It is thus that business and youth become shareholders in each other’s worlds and thus that true ingenuity and creativity can thrive because the teens and young people recognise the need for imposed structure which they might previously have seen as unnecessary imposition. From small and medium-sized enterprises to big corporations – listening to the vision and idealism of our teens might just create a different way of doing things.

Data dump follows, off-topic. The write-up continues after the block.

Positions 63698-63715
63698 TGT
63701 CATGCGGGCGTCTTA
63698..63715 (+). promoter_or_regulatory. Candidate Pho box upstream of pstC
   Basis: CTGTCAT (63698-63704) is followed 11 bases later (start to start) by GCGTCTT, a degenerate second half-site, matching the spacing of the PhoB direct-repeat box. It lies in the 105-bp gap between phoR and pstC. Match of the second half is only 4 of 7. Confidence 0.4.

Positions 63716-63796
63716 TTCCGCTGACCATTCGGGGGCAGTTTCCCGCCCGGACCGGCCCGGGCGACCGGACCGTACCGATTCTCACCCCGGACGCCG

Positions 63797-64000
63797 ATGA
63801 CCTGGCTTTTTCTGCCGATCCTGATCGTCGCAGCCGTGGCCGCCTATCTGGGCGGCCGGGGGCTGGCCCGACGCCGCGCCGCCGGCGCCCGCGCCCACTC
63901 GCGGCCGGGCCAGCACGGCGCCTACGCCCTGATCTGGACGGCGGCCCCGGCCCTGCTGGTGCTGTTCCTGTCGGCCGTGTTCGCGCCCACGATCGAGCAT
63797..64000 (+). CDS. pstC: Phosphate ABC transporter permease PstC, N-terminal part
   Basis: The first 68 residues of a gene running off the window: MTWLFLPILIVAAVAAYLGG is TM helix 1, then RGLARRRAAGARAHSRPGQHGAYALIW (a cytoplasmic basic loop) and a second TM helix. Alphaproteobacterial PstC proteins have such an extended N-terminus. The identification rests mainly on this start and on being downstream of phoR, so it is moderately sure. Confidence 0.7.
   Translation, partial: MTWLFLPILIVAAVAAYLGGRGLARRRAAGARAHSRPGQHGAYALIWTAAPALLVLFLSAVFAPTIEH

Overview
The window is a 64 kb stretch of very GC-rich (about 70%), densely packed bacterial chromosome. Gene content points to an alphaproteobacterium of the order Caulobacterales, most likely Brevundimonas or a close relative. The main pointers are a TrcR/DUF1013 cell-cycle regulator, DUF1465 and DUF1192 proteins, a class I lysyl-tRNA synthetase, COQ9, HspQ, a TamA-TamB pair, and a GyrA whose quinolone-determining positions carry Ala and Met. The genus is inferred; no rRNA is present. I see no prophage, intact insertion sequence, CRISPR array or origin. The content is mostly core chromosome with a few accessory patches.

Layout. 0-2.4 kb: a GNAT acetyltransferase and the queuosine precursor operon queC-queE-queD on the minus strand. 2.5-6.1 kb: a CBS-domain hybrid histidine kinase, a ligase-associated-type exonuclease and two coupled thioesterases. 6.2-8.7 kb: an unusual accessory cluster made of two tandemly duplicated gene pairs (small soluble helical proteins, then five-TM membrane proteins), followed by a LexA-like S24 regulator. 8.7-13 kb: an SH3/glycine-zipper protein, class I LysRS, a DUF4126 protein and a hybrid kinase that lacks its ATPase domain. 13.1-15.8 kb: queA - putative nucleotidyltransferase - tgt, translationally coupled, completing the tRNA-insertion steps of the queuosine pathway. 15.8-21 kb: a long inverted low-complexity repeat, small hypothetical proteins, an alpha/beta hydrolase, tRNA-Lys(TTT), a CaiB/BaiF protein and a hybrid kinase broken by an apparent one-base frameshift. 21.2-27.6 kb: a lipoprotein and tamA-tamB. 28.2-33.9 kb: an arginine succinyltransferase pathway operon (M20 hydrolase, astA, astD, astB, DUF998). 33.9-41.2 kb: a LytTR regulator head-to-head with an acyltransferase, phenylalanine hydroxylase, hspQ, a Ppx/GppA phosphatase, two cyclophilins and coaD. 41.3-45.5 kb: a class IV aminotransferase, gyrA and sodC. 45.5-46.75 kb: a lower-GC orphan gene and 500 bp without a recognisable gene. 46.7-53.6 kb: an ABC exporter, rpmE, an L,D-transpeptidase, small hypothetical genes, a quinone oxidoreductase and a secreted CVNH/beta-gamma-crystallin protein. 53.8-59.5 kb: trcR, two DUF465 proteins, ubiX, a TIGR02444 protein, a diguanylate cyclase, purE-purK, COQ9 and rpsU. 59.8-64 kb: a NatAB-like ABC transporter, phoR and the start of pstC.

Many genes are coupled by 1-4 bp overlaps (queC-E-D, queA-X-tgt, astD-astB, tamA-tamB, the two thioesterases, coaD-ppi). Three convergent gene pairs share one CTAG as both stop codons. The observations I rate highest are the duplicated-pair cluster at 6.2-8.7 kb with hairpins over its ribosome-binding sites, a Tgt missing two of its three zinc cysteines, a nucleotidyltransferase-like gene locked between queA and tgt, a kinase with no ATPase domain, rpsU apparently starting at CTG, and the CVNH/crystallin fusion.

Read Madeleine’s article on building entrepreneurial skills and stopping gang culture here

Resources

Covey, S (2006) The 8th Habit: From Effectiveness to Greatness. London: Simon & Schuster.

DfES (2005) 14-19 Education and Skills Summary www.dfes.gov.uk/14-19/documents/14-19whitepapersum.pdf

Madeleine White is managing director of creativeuk solutions www.creativeuksolutions.co.uk.

First published in Learning for Life, November 2006